Odds and quads - 19 December 2013

The items shown here are all owned by the London School of Hygiene and Tropical Medicine and are among the objects that appear in its online interactive 2013 seasonal calendar, with audio recordings and podcasts

December 19, 2013

The gilded bedbug is one of the eight vectors of disease – along with a louse, a rat, a mosquito, a flea, a snake, a tick and a fly – that adorn the balconies around the school’s Grade II listed Art Deco building in Bloomsbury. The maggot of a warble fly (Oedemagena tarandi), which burrowed under the skin of a reindeer, is in the spirit jar collection and has never before been shown to the public.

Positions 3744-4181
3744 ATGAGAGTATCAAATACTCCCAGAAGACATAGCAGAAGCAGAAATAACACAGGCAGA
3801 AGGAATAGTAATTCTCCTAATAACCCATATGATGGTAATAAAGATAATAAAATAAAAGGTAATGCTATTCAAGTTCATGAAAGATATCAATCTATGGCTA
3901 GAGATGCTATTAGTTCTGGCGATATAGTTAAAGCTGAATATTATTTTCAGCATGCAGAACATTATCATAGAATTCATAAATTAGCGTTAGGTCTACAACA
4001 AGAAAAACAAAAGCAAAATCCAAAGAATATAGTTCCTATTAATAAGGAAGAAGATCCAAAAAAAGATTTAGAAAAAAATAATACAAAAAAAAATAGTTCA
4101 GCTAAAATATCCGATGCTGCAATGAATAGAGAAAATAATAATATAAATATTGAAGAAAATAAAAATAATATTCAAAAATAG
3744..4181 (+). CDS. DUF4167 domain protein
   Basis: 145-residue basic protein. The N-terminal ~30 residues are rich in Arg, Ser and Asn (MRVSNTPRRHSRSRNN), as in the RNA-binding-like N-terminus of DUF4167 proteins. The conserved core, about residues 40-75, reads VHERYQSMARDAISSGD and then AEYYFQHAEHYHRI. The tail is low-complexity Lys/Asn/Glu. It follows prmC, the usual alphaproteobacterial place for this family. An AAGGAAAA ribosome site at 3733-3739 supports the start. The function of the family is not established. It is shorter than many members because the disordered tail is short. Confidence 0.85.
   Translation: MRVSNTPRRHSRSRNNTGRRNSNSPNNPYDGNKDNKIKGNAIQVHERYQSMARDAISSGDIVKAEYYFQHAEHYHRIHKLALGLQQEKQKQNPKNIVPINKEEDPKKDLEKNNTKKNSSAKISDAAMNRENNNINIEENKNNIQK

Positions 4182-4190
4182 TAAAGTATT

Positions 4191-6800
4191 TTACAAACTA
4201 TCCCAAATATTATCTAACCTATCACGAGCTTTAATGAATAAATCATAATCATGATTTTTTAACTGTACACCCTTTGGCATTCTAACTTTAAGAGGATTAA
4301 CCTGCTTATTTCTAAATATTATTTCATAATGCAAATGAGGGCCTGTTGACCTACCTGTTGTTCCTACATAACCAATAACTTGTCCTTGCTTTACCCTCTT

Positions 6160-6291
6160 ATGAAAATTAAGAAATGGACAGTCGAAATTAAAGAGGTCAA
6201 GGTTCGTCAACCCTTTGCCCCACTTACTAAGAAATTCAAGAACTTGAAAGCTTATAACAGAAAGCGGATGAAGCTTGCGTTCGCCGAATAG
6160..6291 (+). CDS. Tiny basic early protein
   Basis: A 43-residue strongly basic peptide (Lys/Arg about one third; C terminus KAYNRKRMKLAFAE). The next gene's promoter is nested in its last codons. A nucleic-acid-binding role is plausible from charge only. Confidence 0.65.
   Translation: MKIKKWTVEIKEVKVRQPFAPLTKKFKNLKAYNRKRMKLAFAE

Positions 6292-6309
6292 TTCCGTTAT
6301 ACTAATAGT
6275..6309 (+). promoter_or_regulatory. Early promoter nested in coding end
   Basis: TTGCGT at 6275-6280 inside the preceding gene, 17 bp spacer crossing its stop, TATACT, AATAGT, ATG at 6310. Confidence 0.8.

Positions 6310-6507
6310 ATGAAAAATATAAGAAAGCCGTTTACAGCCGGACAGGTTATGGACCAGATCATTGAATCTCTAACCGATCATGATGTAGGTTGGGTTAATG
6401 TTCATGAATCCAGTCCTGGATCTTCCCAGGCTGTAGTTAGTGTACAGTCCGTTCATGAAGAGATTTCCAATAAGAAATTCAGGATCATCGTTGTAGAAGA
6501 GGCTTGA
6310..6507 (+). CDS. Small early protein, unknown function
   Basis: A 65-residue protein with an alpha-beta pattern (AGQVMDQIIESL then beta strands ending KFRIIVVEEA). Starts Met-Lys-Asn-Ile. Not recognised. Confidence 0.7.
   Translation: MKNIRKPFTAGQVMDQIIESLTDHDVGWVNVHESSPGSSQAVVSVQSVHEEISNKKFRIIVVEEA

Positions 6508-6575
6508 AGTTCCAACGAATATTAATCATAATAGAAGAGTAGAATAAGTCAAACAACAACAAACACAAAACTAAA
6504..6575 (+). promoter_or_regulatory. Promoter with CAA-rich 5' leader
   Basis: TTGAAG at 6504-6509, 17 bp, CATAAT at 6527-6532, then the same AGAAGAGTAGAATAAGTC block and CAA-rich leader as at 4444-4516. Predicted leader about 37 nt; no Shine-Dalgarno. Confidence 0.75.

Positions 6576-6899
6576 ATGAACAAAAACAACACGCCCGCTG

The printed notice refers to the cholera outbreak that hit areas of East London in 1866 that had not yet been connected to the new sewerage system.

Yet this tragic event also marked a turning point in our understanding of disease, as evidence steadily accumulated that transmission was occurring through people being forced to drink contaminated water, as had already been suggested by John Snow.

An exhibition celebrating the bicentenary of his birth, Cartographies of Life and Death: John Snow and Disease Mapping, was held at the LSHTM earlier this year.

matthew.reisz@tsleducation.com

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